The majority of the district’s pipes are more than 30 years old
Published in the January 4-17, 2017 issue of Morgan Hill Life
By John Varela
Just like our bodies as we get older require more routine health screenings and check-ups, so does our aging water infrastructure. The Santa Clara Valley Water District has been busy inspecting and maintaining Santa Clara County’s aging water infrastructure, and in some cases making needed upgrades.
The district is responsible for the operation and maintenance of 142 miles of pipelines that transport water from reservoirs to its treatment plants, and from its treatment plants to water retailer distribution systems.
Through our network of massive pipes (some as wide as 10 feet in diameter), more than 121 billion gallons of water travel annually from their source to groundwater replenishment ponds throughout the county. Ultimately, a portion of this goes into your tap.
For most people, pipeline maintenance isn’t a topic that’s on top of our county’s water concerns. However, the majority of our pipelines are more than 30 years of age. Because they are underground, it becomes easy to forget about them, an “out of sight, out of mind” perspective.
For the water district, it is important to perform routine inspections to ensure proper operation and to detect any repair needs, which helps avert a potential pipeline failure, which could cause serious damage and disrupt water deliveries.
The water district maintains and inspects some of its pipelines on a 10-year inspection cycle to detect signs of corrosion, weak spots or leaking. Some of the more critical pipelines require a maintenance and inspection cycle every five years.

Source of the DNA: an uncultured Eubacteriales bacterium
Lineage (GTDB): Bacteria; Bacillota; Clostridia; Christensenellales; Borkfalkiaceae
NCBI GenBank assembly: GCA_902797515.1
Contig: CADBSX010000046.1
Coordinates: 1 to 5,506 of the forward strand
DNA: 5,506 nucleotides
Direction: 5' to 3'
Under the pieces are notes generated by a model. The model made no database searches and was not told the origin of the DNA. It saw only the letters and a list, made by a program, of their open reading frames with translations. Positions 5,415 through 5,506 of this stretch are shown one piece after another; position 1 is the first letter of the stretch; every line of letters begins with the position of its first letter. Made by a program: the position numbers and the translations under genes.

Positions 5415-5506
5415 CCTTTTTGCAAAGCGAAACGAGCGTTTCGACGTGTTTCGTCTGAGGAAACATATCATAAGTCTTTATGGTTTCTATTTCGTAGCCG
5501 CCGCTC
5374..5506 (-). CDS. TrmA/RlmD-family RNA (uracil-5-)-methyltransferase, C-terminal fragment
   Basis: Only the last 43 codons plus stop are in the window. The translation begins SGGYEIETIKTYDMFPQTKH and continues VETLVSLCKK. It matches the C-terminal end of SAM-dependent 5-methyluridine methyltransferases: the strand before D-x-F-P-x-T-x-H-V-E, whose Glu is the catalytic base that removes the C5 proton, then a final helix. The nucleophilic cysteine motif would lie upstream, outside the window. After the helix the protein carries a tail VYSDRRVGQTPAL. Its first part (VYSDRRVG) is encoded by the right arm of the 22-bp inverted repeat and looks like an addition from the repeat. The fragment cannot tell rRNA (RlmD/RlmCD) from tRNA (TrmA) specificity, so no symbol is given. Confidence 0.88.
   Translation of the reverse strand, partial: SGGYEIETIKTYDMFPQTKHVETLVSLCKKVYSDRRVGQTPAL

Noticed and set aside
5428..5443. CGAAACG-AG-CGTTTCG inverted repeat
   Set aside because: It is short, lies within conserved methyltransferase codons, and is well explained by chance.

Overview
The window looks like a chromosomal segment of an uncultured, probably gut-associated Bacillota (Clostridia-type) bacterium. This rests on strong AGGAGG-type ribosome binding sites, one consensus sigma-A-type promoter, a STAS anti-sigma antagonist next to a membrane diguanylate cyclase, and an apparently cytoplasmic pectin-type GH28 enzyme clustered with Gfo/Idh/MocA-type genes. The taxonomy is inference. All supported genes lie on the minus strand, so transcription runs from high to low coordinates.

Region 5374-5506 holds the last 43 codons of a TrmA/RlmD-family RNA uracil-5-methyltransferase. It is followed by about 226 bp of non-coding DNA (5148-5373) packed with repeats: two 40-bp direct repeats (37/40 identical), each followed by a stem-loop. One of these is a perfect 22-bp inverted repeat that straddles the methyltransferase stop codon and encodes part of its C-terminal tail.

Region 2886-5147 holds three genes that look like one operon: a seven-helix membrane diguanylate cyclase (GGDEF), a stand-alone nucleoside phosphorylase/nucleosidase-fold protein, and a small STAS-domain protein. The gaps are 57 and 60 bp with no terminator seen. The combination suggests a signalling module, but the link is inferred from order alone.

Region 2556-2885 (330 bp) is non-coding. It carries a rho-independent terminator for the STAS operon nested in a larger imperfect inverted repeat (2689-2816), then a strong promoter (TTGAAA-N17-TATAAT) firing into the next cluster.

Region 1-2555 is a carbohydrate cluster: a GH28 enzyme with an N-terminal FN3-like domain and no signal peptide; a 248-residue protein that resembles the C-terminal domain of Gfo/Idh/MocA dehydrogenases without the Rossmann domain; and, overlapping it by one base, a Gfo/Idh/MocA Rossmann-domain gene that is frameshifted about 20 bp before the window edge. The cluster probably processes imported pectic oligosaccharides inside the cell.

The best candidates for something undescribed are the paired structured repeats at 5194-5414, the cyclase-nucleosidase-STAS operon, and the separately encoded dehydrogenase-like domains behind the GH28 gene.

The water district visually inspects pipelines, but also uses modern technologies to enhance the quality of diagnosis and to identify any signs of pipe distress quickly.
Recently, our technicians used a high-tech sensor held in a floating foam ball that traveled through several miles of pipeline to literally listen for leaks. Another device we are using is acoustic fiber optic cables that monitor breaks in the wires that keep concrete pipes intact, and can provide instant status reports.
Regular inspections are also a cost-saving measure. It’s much more expensive to deal with the consequences of pipe failure than to invest in regular maintenance.
Scheduling inspections and repairs for so many miles of pipe is a major challenge because we all depend on them for our water supply. Many key pipelines can only be taken out of service for short periods of time without affecting water supply availability.
Each year, the water district performs maintenance and inspection on one or two major pipelines in its system.
As part of this effort, the water district recently rehabilitated about five miles of the Snell Pipeline, a conduit that carries treated water from the Santa Teresa Water Treatment Plant to the east region of San Jose.
Another major pipeline project that started this fall will install large flexible pipelines that deliver water to the Penitencia Water Treatment Plant and connect to water distribution systems.
The pipes are made to withstand movement from landslides or earthquakes registering a 6.0 magnitude, to prevent future pipe failures. This is the first project of its kind for the water district.
Identifying warning signs also helps avoid wasting water through pipe leaks. As we do our part, we encourage residents to check for leaks at home in both indoor plumbing and outdoor irrigation systems, and repair them. Taking action now helps avoid future losses.
For more information on upcoming pipeline projects, water supply, flood protection, board updates and more, sign up for the SCVWD’s monthly newsletter at www.valleywater.org.
John Varela is a former Morgan Hill mayor and councilmember who now represents the South Valley region as a Santa Clara Valley Water District board member. He wrote this column for Morgan Hill Life.
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